Happier days

Kevin Lewis

February 03, 2019

Nostalgia and well-being in daily life: An ecological validity perspective
David Newman et al.
Journal of Personality and Social Psychology, forthcoming


Nostalgia is a mixed emotion. Recent empirical research, however, has highlighted positive effects of nostalgia, suggesting it is a predominantly positive emotion. When measured as an individual difference, nostalgia-prone individuals report greater meaning in life and approach temperament. When manipulated in an experimental paradigm, nostalgia increases meaning in life, self-esteem, optimism, and positive affect. These positive effects may result from the specific experimental procedures used and little is known about daily experiences that covary with nostalgia. To address this gap, we aimed to measure nostalgia in ecologically valid contexts. We created and validated the Personal Inventory of Nostalgic Experiences (PINE) scale (Studies 1a–1d) to assess both trait and state-based nostalgic experiences. When measured as an individual difference, the nomological net was generally negative (Study 2). When measured in daily life (Studies 3 and 4), nostalgia as a state variable was negatively related to well-being. Lagged analyses showed that state nostalgia had mixed effects on well-being at a later moment that day and negative effects on well-being on the following day. To reconcile the discrepancies between these studies and the positive effects of nostalgia from previous research, we showed that experimentally induced nostalgic recollections were rated more positively and less negatively than daily experiences of nostalgia (Study 5). These studies show that nostalgia is a mixed emotion; although it may be predominantly positive when nostalgic memories are generated on request, it seems predominantly negative when nostalgia is experienced in the course of everyday life.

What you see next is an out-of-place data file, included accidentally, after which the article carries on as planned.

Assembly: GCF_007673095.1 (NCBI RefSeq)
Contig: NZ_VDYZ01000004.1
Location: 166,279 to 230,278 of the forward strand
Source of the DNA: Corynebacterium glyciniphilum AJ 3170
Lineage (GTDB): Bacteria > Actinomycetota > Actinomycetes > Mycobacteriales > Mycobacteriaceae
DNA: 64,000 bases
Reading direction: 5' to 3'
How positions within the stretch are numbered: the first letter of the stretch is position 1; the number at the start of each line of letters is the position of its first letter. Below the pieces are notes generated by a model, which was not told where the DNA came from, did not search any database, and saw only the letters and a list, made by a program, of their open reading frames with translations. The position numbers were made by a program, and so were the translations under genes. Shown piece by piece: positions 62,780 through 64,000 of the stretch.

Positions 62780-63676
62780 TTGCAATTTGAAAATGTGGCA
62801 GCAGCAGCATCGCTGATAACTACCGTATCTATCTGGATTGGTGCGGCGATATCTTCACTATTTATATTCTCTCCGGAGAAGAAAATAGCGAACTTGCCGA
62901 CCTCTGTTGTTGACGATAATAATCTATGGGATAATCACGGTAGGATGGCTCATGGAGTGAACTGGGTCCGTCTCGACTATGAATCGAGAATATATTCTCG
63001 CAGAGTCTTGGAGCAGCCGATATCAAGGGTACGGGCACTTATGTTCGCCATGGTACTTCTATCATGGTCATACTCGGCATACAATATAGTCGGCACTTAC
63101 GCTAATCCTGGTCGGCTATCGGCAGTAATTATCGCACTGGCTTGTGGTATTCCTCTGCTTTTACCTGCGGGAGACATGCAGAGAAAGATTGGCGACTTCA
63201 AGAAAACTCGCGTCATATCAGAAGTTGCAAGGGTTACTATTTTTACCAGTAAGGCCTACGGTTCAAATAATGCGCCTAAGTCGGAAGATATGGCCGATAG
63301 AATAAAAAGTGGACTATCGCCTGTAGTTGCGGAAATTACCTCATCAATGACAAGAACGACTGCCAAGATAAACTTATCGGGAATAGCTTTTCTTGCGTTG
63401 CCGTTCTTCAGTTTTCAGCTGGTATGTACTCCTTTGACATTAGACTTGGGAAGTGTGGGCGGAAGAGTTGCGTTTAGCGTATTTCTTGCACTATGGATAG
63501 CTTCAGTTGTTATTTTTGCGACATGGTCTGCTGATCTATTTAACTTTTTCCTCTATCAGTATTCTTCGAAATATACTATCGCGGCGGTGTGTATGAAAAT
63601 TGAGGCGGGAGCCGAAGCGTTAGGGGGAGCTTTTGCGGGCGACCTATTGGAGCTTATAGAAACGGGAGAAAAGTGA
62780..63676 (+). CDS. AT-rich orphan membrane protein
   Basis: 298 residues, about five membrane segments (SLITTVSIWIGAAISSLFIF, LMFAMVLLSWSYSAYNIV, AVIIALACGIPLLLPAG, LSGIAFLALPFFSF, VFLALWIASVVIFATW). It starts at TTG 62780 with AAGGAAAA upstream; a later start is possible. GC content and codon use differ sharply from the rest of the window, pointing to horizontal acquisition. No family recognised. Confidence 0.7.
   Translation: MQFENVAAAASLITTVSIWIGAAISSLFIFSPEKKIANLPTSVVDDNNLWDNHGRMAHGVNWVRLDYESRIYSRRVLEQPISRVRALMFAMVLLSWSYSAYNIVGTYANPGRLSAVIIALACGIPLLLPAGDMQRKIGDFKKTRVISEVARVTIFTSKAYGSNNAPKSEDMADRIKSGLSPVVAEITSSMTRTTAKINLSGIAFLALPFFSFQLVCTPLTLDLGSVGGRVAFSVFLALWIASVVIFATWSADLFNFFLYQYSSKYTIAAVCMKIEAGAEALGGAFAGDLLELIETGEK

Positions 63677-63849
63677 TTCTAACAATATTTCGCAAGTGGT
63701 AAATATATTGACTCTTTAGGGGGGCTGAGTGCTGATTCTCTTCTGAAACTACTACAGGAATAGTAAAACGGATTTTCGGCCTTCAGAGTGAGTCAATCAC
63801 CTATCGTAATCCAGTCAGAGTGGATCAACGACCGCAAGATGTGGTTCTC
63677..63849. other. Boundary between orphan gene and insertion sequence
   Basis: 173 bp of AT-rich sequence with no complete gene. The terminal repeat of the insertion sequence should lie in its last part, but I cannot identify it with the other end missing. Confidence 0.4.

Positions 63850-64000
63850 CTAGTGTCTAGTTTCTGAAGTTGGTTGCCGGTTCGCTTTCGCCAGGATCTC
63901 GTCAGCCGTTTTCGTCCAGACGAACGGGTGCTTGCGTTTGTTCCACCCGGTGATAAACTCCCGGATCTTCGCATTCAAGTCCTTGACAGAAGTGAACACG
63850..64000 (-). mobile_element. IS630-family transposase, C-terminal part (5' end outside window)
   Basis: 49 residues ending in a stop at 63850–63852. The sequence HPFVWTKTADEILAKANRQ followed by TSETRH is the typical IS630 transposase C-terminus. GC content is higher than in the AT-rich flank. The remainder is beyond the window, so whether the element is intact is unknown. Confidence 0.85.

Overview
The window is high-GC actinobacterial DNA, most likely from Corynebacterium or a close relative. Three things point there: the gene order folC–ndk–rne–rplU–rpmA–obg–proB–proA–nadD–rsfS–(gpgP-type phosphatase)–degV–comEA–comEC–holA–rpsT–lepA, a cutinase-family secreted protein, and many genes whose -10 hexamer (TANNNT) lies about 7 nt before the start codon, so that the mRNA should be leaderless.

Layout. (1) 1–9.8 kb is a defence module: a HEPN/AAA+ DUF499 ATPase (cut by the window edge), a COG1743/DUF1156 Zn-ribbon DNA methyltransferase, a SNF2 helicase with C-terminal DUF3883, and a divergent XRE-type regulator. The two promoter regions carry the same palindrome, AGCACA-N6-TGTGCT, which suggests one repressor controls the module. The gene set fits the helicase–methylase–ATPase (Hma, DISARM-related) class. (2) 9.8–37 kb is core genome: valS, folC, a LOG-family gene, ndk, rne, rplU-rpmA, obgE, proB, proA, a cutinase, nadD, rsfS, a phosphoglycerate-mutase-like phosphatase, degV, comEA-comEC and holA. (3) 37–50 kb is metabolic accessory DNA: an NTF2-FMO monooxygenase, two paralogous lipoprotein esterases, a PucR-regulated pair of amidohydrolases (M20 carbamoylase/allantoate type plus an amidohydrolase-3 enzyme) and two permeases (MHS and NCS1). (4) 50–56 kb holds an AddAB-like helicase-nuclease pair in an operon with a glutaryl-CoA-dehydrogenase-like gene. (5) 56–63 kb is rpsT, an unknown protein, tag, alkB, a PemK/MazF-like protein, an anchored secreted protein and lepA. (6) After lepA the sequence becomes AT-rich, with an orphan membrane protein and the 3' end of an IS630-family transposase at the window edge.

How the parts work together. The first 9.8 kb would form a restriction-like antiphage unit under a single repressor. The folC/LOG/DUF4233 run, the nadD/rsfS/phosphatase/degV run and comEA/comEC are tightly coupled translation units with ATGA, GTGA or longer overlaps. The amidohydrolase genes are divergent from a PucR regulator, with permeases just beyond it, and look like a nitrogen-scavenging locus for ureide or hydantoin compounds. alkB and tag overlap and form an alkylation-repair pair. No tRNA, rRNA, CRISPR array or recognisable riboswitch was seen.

The association between adolescent well-being and digital technology use
Amy Orben & Andrew Przybylski
Nature Human Behaviour, forthcoming


The widespread use of digital technologies by young people has spurred speculation that their regular use negatively impacts psychological well-being. Current empirical evidence supporting this idea is largely based on secondary analyses of large-scale social datasets. Though these datasets provide a valuable resource for highly powered investigations, their many variables and observations are often explored with an analytical flexibility that marks small effects as statistically significant, thereby leading to potential false positives and conflicting results. Here we address these methodological challenges by applying specification curve analysis (SCA) across three large-scale social datasets (total n = 355,358) to rigorously examine correlational evidence for the effects of digital technology on adolescents. The association we find between digital technology use and adolescent well-being is negative but small, explaining at most 0.4% of the variation in well-being. Taking the broader context of the data into account suggests that these effects are too small to warrant policy change.